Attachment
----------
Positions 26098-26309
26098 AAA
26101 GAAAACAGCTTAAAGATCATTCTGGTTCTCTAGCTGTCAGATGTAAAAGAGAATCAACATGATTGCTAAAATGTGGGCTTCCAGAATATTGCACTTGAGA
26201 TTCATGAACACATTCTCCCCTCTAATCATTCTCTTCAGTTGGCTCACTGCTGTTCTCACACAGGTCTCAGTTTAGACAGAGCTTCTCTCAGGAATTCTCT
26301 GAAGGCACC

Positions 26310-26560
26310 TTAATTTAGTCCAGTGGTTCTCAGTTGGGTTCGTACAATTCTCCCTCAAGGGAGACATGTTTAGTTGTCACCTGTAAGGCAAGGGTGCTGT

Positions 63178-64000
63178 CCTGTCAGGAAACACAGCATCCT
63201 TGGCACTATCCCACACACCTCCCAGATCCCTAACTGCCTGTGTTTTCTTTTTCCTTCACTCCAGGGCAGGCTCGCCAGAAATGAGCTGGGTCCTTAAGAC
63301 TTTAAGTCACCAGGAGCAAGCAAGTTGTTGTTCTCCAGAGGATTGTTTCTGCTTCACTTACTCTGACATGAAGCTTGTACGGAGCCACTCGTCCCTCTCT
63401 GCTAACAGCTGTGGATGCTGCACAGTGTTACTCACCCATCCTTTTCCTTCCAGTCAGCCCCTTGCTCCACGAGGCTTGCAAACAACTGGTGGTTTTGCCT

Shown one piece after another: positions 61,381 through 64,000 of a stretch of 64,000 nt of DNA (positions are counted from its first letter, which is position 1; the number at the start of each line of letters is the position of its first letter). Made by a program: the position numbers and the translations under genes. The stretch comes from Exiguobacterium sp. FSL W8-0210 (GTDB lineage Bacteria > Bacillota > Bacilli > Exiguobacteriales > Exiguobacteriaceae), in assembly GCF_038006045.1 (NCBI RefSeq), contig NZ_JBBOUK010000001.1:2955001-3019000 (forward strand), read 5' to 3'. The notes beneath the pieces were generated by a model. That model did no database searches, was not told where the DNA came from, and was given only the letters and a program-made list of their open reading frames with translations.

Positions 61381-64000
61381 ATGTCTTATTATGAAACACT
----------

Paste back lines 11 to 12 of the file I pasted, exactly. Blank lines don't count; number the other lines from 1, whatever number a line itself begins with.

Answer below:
63301 TTTAAGTCACCAGGAGCAAGCAAGTTGTTGTTCTCCAGAGGATTGTTTCTGCTTCACTTACTCTGACATGAAGCTTGTACGGAGCCACTCGTCCCTCTCT
63401 GCTAACAGCTGTGGATGCTGCACAGTGTTACTCACCCATCCTTTTCCTTCCAGTCAGCCCCTTGCTCCACGAGGCTTGCAAACAACTGGTGGTTTTGCCT